Experiential Therapy – A Student’s Perspective

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I have been at New Haven for over 5 months now.  My journey here has taught me so much about myself and my family.  A lot of my family’s progress has happened through Experiential Therapy.  My family and I began our treatment with challenging family dynamics that were getting in the way of our relationships with each other.  A few months ago, we found out that there was an extreme lack of trust in many aspects of our relationships.  So, during one of our family weekends, we completed two Experiential Therapy tasks that were based on trust.

The first task we completed was rock climbing together, blindfolded.  I climbed first, with my dad belaying me, and my mom directing me on where to go.  It tested me to trust that my mom would lead me “safely “to the top and that my dad would catch me if I fell or needed to rest.  We successfully completed the task, twice, once more with my mom belaying me and my dad directing me where to go.  The hardest part for me was letting go of the wall at the top and having my mom or dad lower me to the ground.  I didn’t trust that they were capable of holding me or that they wouldn’t drop me.  After we completed the task twice, I felt safer with my parents and confident that they would be there for me.  I then belayed both my parents to ensure them that I would always be there to do the same for them.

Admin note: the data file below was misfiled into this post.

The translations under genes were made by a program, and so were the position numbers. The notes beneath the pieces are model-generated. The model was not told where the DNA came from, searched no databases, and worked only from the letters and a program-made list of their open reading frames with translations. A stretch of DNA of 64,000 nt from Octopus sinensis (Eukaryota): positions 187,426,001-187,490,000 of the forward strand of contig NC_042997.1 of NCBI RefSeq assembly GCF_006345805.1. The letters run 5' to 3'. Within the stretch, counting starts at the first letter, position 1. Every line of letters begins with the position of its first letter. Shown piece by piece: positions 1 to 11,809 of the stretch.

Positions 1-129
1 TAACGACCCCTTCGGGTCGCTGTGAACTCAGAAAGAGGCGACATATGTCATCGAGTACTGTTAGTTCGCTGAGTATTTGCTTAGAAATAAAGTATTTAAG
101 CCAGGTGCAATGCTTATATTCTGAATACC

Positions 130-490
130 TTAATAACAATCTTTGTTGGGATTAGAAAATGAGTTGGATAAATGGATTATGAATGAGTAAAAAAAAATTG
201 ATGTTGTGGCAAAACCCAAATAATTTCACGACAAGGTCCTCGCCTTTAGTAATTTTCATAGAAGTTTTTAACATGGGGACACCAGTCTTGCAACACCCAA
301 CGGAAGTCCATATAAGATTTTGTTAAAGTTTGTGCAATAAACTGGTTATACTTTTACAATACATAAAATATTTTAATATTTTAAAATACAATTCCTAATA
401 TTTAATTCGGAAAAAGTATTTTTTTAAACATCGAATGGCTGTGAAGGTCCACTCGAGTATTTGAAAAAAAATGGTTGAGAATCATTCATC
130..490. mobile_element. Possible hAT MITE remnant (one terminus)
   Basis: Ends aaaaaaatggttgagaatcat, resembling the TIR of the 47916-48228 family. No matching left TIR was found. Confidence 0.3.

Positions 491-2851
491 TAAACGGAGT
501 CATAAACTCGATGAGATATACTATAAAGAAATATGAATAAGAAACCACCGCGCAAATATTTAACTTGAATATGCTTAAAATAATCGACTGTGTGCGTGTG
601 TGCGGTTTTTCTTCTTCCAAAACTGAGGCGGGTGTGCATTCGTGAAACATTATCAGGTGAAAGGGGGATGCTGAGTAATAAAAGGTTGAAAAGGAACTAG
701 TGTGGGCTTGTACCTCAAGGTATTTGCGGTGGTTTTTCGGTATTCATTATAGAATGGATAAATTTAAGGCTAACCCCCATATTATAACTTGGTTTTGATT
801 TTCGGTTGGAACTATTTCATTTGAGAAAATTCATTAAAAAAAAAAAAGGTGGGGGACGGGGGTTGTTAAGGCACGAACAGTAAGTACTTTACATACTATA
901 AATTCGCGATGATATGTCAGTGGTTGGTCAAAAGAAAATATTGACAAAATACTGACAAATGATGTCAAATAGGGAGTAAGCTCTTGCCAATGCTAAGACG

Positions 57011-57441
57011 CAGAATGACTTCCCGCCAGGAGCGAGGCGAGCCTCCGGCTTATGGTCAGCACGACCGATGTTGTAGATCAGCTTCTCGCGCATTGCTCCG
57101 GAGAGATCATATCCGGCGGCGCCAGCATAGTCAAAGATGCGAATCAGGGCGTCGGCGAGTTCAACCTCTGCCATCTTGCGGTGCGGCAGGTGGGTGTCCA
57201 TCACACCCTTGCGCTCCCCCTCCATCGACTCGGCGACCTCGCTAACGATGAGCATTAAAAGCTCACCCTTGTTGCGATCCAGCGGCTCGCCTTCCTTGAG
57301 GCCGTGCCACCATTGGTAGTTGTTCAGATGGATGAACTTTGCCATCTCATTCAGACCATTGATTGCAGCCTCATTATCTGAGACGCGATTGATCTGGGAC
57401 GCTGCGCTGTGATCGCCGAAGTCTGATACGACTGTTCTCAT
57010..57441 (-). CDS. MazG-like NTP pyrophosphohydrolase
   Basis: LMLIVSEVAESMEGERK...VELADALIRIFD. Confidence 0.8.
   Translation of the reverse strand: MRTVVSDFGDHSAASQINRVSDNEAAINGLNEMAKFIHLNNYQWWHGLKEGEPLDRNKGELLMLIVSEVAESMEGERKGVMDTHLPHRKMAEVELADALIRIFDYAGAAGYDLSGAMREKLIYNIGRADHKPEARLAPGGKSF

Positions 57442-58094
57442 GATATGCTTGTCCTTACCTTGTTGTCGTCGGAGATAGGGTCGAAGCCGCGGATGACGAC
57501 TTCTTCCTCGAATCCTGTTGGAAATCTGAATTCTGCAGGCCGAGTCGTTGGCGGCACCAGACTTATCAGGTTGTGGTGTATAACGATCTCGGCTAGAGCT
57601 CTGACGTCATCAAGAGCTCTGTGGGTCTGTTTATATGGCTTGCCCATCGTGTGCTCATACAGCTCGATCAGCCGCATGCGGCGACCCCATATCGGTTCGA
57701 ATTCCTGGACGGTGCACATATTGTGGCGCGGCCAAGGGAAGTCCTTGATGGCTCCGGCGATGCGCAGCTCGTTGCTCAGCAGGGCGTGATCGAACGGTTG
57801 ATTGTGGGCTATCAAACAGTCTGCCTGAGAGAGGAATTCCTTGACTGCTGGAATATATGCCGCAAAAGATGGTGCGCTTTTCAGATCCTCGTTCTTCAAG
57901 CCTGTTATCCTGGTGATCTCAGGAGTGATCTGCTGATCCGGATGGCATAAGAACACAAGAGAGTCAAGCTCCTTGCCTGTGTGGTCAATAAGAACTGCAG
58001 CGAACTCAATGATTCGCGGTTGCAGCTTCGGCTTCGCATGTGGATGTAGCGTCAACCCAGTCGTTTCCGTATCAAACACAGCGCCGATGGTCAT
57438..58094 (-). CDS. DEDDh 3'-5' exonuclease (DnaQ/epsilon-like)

Our second task was the “Triangle of Trust”.  It was on a ropes course, high up off of the ground that required equal energy from both people in order for you to stay suspended in the air.  This was even harder for me and my parents because we are all afraid of heights.  After practicing first on the ground, my dad and I went up on to the ropes course.  I’m not exactly sure how high up we were, but it was high enough to make me grip on to anything I could so hard that my knuckles turned white.  My dad followed me up until we were facing each other, on two separate wires.  We grabbed each other’s hands, and leaned into each other as we began to walk. We were wobbly and unstable because my dad was putting more into it than I was.  We got a little less than half way, when the difference in the effort being put in took effect, and we fell.  Once we were lowered to the ground, I got to go back up with my mom.  I had the advantage of already doing the task once, but it was my mom’s first time and the height scared her.  She kept looking down.  When we held our hands above our heads and leaned into each other, I told her to just look at me.  We started moving slowly, talking to each other and taking deep breaths.  We got about half way until we were so stretched out that we fell.  My parents and I processed our experiences after, and learned quite a bit.

I realized that my turn with my dad portrayed our relationship in these past few years perfectly.  Dad would always be putting so much into our relationship, while I resented him for the past and neglected our relationship.  The “Triangle” shows exactly how a relationship works.  For it to thrive, both people must be equally invested and put the same amount of energy into it.  However, if one person is putting more into it than the other person, the relationship will “fall”.  For my mom and I, it showed us that we support each other well and that we should trust in each other more.

I am so grateful for the Experiential Therapy that we experienced, because I have learned so much.  I am excited to have more enlightening experiences in therapy like these tasks.

 

By, A New Haven Student